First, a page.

HR departments is achieving team effectiveness. But how do we measure this?
Team effectiveness and performance evaluation have always been hot buzzwords in the industry. Leaders of those teams often ask “How do we enhance the performance of our team?” The question then posed in return by trainers and consultants alike would be: “Which aspects do you need to improve on?” or “How do you measure your performance?” Very often, there is no definitive answer.
The challenge with performance evaluation, in general, is that most teams are currently measured by competency frameworks or Key Performance Indicators (KPIs). However, the problems that teams are plagued with are not competency-based but more relational or behaviour-based. These are sometimes known as team performance traps. Conflicts, tensions, and misunderstandings are some of the frustrations team members experience. This, in my opinion, is a result of poor communication, at the basic level.
Picture this. Teammate A says to Teammate B, “I have an idea! Let’s approach this project in a new way – I know it will work and I think it will be really interesting to do it this way!” Teammate B might respond, “What makes you think it will work? I think it’s far too risky to try a new approach at this juncture. Let’s just go with the tried and tested.” Teammate A may be turned off by such a response, and disengage.
Is one of them right in this case, or is it a case of each of them having a different way of thinking? In times like these, it is difficult to see that they both actually have the same purpose – they both want to get the project done, and done WELL! They simply have different approaches.
If not dealt with properly, this could easily go downhill very quickly, and if these two were in the same intact team, it may be the start of a strained relationship that leads to mistrust and perhaps conflict. Imagine: if this was just one instance of many other similar relationships in an organisation, the organisational culture could easily become a very negative one.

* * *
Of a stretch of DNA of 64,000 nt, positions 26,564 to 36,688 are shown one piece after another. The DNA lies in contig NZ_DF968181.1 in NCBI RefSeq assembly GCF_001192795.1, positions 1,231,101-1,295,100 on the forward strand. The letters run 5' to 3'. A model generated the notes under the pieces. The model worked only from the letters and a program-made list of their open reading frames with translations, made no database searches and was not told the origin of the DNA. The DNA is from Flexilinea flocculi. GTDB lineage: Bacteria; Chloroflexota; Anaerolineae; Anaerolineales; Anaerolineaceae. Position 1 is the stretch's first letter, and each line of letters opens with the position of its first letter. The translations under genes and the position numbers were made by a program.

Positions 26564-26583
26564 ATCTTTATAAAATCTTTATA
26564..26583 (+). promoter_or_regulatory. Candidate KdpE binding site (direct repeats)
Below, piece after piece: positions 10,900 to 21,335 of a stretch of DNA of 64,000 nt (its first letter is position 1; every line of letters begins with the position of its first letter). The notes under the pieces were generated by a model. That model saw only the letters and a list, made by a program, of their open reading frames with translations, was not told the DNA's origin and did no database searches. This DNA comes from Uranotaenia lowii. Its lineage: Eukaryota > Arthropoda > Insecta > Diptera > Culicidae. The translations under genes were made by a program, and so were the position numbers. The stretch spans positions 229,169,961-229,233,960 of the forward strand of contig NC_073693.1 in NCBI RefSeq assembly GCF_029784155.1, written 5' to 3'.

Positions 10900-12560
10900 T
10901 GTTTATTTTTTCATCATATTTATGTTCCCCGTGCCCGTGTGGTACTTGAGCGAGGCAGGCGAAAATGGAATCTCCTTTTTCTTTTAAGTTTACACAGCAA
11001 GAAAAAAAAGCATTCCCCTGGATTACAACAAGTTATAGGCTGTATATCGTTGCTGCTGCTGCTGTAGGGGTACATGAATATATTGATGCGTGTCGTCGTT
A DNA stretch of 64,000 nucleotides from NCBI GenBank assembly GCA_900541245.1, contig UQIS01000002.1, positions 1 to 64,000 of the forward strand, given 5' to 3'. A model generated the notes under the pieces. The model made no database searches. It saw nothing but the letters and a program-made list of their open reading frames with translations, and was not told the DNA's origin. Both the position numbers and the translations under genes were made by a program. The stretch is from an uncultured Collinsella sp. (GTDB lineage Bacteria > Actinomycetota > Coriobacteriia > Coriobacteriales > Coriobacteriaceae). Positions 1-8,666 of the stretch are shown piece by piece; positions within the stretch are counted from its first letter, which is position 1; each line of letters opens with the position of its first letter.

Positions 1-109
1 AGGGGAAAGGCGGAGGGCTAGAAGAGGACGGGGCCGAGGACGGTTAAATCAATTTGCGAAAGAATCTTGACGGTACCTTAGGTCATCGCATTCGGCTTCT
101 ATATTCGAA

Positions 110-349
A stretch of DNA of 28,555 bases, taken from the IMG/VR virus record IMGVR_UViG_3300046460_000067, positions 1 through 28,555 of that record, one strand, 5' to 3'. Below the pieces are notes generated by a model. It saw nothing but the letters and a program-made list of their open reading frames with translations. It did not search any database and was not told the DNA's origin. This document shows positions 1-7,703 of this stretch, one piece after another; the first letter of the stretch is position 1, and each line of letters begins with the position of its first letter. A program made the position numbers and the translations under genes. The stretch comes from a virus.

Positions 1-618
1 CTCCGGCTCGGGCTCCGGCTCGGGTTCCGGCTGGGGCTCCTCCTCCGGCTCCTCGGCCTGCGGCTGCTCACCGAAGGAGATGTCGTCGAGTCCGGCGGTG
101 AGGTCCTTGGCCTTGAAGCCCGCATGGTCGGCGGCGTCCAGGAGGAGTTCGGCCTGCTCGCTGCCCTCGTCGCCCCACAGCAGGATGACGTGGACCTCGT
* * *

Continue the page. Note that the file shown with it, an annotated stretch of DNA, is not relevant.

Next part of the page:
Since individuals in a team differ, we might as well capitalise on each person’s uniqueness as part of the ability to look at a situation from many perspectives. It then becomes a team strength. Improving how a team performs can start from the motivation of individuals in the team, allowing each member to thrive by recognizing diversity. This would also mean that the leader has to put aside his natural inclinations and accept that there may be alternative solutions to the same problem. Once individuals are fully on board, the team can come together and recognise that regardless of our natural inclinations, we will always adopt a diversified approach to solving a problem or completing a task – and that is a good thing!
At Emergenetics, we call this the WEapproach (Whole Emergenetics Approach).
This simply means managing a task, project, or team, no matter how simple or complex, from the Emergenetics framework of four diverse thinking and three behavioural preferences. This goes a long way towards helping each of us ensure that a holistic approach is always made, despite our individual preferences and inclinations, while also offering team members a common language to speak with, relate to, and understand each other better.